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Markets and Hierarchies in Social Services in Latin America: Incentives, Institutions, and Politics

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Name of the Asset | Markets and Hierarchies in Social Services in Latin America: Incentives, Institutions, and Politics
Type of Asset | Working Paper
Date | September 2009

Summary

Quasi-markets are a key strategy to reform the government, by subjecting public employees to the same sorts of market pressures, incentives, and sanctions as those encountered every day by employees in the private sector. The central focus in this paper has been on analyzing the introduction of market pressures into the provision of social services.

The paper finds that information flows, variable incentives, solving principal-agent dilemmas, and various routes of accountability are needed to improve the provision of social services, and also that these factors are likely to figure in the analysis of most types of reform and across a wide range of stakeholders including political actors, employees, and consumers.

Another conclusion from a survey of attempts to introduce quasi-markets is that each reform is partial and particular, as are reforms more generally in social services, making it difficult to isolate the net impact of the reform compared with other changes in the broader institutional or political environment.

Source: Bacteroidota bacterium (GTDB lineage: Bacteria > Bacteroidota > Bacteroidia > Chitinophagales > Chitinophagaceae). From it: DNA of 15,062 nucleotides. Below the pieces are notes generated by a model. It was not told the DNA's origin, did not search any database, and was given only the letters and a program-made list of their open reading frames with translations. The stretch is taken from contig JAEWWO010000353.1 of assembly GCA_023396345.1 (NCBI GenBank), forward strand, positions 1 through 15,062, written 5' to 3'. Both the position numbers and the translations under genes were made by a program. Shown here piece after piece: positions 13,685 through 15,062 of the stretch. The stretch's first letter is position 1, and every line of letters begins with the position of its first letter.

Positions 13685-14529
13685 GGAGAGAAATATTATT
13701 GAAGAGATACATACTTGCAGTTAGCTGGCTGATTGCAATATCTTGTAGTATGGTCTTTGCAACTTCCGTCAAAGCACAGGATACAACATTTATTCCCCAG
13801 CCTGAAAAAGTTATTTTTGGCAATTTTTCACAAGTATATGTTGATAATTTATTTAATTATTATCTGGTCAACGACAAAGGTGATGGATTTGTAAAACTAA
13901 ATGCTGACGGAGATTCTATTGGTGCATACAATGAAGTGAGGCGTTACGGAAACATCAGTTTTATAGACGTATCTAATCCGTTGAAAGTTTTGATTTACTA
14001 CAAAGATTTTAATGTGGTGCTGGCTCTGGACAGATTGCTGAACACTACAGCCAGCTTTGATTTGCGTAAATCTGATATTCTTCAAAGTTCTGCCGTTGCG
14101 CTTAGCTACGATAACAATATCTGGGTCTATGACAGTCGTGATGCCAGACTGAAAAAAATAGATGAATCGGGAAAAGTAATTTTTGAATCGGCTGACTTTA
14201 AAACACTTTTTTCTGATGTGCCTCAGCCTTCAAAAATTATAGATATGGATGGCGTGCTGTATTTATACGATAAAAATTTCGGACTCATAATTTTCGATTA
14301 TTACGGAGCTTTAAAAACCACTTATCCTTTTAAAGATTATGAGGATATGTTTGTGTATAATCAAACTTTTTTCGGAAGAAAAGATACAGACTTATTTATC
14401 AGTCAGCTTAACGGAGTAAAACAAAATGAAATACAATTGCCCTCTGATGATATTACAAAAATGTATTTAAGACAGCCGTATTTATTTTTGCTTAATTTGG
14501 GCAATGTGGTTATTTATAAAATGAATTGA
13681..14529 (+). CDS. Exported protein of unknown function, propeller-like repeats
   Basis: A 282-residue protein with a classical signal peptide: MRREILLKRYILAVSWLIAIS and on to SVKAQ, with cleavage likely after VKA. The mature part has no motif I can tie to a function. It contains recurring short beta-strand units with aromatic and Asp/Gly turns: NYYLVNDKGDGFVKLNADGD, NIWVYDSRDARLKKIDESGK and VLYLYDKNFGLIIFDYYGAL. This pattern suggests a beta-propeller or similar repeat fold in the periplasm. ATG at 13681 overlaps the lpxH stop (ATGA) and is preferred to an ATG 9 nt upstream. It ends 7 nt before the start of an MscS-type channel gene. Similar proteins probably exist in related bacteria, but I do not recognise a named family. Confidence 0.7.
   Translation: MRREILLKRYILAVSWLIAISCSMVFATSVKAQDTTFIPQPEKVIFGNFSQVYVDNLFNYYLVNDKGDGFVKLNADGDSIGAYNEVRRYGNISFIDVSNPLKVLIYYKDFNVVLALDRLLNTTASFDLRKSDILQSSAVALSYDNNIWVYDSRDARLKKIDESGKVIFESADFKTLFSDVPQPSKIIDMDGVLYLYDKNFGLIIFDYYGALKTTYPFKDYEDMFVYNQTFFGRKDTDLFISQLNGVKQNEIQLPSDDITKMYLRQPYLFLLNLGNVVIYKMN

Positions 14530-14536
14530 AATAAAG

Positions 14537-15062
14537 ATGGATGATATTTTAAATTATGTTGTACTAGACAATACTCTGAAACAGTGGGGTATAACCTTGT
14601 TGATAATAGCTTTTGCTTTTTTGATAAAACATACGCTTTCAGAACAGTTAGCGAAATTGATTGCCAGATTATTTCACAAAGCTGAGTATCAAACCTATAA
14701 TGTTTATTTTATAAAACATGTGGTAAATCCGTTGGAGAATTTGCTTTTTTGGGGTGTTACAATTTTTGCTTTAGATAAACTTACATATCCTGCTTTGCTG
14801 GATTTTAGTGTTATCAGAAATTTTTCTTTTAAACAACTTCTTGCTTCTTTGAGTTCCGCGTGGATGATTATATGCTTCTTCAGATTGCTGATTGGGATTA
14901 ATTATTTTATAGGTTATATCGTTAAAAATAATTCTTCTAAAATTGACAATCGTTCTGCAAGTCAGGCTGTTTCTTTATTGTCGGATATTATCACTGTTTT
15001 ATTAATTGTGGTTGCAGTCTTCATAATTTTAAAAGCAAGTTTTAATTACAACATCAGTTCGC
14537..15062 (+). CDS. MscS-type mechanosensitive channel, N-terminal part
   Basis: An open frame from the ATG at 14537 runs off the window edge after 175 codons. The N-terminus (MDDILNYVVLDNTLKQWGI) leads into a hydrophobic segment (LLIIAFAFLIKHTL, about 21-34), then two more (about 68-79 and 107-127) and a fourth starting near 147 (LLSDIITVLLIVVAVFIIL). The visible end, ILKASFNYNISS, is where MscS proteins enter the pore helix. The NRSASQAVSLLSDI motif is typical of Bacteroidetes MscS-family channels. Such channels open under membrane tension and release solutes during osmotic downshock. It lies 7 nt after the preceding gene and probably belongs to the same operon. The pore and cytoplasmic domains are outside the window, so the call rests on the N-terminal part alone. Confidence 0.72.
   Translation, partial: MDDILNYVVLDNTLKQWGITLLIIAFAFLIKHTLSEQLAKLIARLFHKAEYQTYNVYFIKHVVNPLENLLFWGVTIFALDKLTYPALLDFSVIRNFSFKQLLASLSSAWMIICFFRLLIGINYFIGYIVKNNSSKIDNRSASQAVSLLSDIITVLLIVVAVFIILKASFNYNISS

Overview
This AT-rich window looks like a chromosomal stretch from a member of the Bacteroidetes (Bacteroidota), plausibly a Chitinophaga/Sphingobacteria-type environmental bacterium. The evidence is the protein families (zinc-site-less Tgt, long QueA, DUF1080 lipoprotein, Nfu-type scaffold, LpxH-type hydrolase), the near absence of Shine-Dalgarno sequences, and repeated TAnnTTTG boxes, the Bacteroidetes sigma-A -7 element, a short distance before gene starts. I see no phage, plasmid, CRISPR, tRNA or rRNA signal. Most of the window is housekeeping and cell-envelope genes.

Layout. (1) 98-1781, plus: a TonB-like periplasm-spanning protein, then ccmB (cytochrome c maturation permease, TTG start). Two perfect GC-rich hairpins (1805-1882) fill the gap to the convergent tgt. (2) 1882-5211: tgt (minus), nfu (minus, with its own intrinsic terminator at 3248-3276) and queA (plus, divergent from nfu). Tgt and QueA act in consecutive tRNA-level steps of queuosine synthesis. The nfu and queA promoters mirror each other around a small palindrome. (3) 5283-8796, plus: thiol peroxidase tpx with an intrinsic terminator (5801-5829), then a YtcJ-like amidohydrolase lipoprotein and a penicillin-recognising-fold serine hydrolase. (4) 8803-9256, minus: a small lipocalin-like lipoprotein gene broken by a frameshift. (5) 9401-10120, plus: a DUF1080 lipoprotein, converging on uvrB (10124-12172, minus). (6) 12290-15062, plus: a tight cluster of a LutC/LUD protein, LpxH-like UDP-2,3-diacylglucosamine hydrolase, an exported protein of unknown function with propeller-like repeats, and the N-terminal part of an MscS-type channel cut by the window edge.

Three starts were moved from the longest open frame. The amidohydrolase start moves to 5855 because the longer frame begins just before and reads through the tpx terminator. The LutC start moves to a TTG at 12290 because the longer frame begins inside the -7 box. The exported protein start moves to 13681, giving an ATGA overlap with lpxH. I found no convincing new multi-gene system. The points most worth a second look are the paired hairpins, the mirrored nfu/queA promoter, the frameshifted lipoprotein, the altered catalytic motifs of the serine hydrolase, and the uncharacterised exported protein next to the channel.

Authors:

  • Armando Castelar Pinheiro, Gávea Investimentos
  • Ben Ross Schneider, Department of Political Science, Massachusetts Institute of Technology,

Country and/or Region | Latin America
Name of the Program | Global Research Project 'Varieties of Governance: Effective Public Service Delivery'
Funder(s) | Supported by the International Development Research Centre (IDRC), Canada; and The World Bank.

Download the Full Study here

If you cite this resource, please notify communications@gdn.int with the subject line 'GDN citation'.

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